Swiss remote diagnostic monitoring company LifeWatch has secured a clearance from the FDA for its wireless, patch-based vital signs monitoring system. It's expected to be used first in medical facilities such as hospitals and nursing homes, but eventually the company expects to target the ambulatory care market as well.
Several drug delivery devices are on a draft list of med tech that will be subject to a final guidance calling for the application of human factors and usability engineering to medical devices.
About a third of panelists at a Department of Health and Human Services (HHS) meeting on painkiller prescribing had financial ties to companies that make the drugs, a recent report showed. A top Senate Democrat is not pleased with those findings, and he's grilling the HHS about the members' relationships with the industry.
The government of Japan is changing the lucrative brand-name healthcare market as its population ages and requires more drugs with a push to make at least 80% of the government's drug spending be for generics.
Last month, senators pointed to problems with duodenoscopes linked to superbug outbreaks and partly blamed an outdated FDA reporting system for not adequately monitoring the devices' safety. The lawmakers want to give the system a facelift, but they could face obstacles from hospitals and Medicare officials who are railing against some of the proposed changes.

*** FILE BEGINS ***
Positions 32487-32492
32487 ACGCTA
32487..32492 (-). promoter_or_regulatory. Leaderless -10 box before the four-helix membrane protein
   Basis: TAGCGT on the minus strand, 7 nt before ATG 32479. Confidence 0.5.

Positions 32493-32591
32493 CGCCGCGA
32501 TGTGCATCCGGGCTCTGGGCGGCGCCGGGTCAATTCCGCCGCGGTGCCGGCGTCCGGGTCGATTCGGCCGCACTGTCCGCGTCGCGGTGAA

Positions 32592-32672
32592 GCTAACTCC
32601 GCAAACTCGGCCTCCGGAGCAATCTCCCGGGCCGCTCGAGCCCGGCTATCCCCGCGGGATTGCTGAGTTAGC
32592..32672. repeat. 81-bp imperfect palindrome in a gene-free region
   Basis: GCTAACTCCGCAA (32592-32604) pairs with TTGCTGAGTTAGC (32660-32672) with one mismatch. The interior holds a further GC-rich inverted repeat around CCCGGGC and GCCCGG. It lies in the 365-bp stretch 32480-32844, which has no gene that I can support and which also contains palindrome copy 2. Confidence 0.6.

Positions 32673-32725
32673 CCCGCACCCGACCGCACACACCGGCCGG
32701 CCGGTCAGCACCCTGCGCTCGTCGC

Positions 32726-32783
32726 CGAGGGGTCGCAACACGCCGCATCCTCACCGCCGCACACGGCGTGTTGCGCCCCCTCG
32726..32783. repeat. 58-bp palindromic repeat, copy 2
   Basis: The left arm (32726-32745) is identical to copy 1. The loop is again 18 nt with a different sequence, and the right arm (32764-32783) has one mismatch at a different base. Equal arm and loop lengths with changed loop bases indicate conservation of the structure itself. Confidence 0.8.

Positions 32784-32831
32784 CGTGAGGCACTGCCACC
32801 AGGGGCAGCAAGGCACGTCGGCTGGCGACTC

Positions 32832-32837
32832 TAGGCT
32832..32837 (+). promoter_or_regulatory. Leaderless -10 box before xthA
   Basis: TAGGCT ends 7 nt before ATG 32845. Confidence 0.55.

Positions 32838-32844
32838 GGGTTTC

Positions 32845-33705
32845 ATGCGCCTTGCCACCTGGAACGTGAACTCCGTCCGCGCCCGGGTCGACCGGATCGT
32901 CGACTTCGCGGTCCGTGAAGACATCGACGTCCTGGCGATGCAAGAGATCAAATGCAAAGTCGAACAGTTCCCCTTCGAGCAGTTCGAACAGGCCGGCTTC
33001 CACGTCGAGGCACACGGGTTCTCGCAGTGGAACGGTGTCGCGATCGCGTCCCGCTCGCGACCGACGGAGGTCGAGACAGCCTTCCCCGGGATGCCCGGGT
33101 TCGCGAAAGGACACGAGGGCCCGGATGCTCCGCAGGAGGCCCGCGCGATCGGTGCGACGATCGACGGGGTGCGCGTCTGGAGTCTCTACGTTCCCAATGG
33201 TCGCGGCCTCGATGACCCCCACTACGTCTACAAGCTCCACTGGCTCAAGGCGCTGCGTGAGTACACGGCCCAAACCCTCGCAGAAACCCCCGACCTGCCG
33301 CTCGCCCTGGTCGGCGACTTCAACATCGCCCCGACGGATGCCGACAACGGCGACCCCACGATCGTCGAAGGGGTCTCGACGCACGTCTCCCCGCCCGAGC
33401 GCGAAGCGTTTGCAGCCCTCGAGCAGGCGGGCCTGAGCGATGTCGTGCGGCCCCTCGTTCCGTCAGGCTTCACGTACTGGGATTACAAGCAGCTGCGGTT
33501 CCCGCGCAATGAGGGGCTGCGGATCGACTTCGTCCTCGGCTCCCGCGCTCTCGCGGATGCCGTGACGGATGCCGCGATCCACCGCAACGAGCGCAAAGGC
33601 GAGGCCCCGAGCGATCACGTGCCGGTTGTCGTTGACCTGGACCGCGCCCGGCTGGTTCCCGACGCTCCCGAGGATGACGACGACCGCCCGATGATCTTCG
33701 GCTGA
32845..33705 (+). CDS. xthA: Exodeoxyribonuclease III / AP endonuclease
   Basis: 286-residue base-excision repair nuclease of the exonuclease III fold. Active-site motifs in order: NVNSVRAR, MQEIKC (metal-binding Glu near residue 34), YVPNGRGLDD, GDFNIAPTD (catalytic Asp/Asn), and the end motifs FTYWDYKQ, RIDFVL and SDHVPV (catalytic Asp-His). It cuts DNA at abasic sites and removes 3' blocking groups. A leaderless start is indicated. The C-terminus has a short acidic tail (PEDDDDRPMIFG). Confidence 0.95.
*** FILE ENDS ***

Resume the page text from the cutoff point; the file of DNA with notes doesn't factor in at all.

Amgen's Repatha is in a market brawl with Sanofi and Regeneron's Praluent as the competitors rush to sew up as many OKs around the world as possible for the new-gen cholesterol fighters following their FDA approval last year within weeks of one another. Now Amgen has pulled ahead in England after the country's drug pricing watchdog has both changed course to cover Repatha for some patients, while dealing its competitors a blow with a rejection for Praluent.
Sarepta Therapeutics, hoping to win approval with a treatment for Duchenne muscular dystrophy, will have to endure a three-month FDA delay before getting final word on its drug.
Omega Pharma's advertising for its diet pill XLS Medical found itself in the middle of a dust-up in Britain, with hundreds of complaints flying about the swimsuit-season promos. And now, the campaign is banned altogether.
The FDA has slapped a partial clinical hold on CTI BioPharma's late-stage myelofibrosis drug pacritinib after patients in the drug arm of a Phase III study began to die at a higher rate than those in the placebo group. The drug arm also registered a higher number of adverse events, further raising concerns about the safety of the drug.
With approval for Tresiba in China potentially years out, Novo Nordisk expects continued price competition from domestic companies that will show up on the books more widely in the coming year and into 2017.